Using Lease to Own As an Exit Strategy on a Real Estate Investment

When it comes time to sell your rental property, you might want to try selling it using a rent to own or lease to own agreement. This type of agreement allows your tenants to live in the home as a renter as they work towards purchasing it from you.
In a rent to own situation, you would typically have a standard rental lease along with a separate contract that contains the option for the tenant to buy the rental property during a set time period. The price of the property is listed in the contract (and is usually slightly higher than market value today to account for inflation or appreciation), and if the tenant buys the property, you must sell at that price. However, the tenant can decide not to buy and are not obligated to buy. They simply have the option to purchase.
Here’s simply how rent to own works:
Let’s say you have a 3 bedroom home that you have to fill. You are getting tired of managing the property so you are also considering selling the property. When you get a new tenant, you ask if he might be interested in purchasing the house at the end of his lease. If your tenant would like to do this and agrees to a higher rent as a result (and the other terms) he then signs a standard 1-year lease, along with the contract with the option to purchase.
The tenant pays rent, which also includes a monthly nonrefundable fee. This is why the rent is typically a little higher than normal rent rates – because it includes a rent credit that helps your tenant build up equity that will be used either as a down payment or to reduce the purchase price when it’s time to buy.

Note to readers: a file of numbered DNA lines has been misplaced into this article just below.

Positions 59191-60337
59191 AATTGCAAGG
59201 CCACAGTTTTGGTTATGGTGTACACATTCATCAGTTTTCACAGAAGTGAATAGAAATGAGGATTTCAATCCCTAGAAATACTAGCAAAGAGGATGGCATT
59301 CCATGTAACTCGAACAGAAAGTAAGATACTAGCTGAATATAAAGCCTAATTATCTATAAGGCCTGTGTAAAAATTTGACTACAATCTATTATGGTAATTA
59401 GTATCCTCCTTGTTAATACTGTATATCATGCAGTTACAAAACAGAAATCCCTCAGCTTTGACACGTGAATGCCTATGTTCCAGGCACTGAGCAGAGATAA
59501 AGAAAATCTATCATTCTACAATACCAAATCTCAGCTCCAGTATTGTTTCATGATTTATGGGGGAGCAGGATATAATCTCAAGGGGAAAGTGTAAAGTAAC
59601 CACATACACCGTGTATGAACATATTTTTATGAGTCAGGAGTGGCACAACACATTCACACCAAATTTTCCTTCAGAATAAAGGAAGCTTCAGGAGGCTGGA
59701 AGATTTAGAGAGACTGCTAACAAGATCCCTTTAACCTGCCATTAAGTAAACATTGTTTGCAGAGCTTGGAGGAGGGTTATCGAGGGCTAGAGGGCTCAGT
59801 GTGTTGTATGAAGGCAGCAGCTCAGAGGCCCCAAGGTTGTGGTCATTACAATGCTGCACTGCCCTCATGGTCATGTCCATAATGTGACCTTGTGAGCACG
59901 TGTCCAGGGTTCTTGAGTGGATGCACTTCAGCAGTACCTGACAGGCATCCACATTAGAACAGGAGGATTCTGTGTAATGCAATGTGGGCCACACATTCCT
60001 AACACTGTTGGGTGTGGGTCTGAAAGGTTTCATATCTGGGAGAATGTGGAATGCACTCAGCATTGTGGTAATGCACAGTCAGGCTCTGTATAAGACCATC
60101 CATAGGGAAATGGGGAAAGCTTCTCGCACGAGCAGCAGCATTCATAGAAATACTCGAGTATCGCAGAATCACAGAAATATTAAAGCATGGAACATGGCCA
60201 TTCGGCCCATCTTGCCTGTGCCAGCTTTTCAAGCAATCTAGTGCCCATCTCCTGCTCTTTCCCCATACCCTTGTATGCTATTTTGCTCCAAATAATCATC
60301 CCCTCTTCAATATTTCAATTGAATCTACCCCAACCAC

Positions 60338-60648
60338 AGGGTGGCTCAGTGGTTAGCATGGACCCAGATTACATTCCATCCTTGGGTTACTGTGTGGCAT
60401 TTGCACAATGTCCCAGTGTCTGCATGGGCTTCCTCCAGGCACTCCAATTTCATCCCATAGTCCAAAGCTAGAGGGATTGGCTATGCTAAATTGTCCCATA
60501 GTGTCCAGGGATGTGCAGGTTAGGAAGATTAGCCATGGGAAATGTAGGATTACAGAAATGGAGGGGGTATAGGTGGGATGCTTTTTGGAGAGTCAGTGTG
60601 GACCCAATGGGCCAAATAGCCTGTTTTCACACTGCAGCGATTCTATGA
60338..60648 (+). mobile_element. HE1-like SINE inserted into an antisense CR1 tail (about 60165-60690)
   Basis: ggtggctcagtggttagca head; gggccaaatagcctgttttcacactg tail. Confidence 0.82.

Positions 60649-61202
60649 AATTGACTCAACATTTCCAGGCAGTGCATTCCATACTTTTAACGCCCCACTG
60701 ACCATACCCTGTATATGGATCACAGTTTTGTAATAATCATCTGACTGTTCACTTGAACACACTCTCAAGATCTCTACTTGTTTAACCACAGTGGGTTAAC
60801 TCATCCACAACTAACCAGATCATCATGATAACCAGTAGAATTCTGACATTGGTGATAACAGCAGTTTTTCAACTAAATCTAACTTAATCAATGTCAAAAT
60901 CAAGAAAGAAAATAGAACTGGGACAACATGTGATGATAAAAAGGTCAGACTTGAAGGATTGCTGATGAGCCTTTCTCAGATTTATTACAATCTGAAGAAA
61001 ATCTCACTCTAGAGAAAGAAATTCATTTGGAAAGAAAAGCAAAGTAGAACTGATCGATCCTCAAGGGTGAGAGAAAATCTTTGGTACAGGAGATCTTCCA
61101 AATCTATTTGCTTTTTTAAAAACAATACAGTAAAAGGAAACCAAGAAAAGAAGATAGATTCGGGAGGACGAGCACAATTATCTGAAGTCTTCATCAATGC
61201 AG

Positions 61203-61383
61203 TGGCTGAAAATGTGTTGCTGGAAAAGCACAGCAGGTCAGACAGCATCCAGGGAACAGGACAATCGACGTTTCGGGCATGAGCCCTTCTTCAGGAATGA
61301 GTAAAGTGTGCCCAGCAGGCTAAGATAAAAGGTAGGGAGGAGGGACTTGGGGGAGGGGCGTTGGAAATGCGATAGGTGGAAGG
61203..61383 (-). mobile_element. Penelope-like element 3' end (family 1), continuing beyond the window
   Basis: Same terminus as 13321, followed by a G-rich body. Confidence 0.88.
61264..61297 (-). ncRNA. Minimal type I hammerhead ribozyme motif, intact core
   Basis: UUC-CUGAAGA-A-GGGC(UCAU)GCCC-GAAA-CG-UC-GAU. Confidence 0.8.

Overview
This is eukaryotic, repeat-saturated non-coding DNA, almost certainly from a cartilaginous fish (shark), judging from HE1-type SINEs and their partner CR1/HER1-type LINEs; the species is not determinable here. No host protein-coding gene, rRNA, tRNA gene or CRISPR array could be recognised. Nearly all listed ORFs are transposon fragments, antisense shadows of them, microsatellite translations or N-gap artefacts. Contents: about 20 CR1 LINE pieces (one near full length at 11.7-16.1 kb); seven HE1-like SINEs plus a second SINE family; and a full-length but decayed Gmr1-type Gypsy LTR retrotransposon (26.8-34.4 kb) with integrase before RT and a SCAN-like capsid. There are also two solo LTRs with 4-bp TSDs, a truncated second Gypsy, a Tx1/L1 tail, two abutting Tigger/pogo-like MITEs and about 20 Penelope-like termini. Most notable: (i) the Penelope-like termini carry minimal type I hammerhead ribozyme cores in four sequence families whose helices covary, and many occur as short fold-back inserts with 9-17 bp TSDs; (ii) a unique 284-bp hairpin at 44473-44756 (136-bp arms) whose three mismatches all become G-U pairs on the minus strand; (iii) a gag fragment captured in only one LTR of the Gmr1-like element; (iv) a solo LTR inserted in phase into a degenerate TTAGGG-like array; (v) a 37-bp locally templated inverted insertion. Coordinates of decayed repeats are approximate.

This fee, which we call a rent credit, is outlined in the option agreement. If he does not take the option to buy the home at the end of the term the fees you collected are nonrefundable. Or you can also negotiate an extension on the option to give your tenant more time to qualify for the purchase of the home. In this case you may wish to reconsider the future purchase price of the home as the home prices may have gone up making it less appealing for you to sell in a year at the price you’d previously agreed upon for the first 12 months period.
Either way it’s a good situation for you if you’re considering selling. You either sell your property or you’ve made a higher return because you’ve been able to collect the rent credits during the one year term. And you’re helping your tenant buy a home that he may not have otherwise been able to afford or qualify for.

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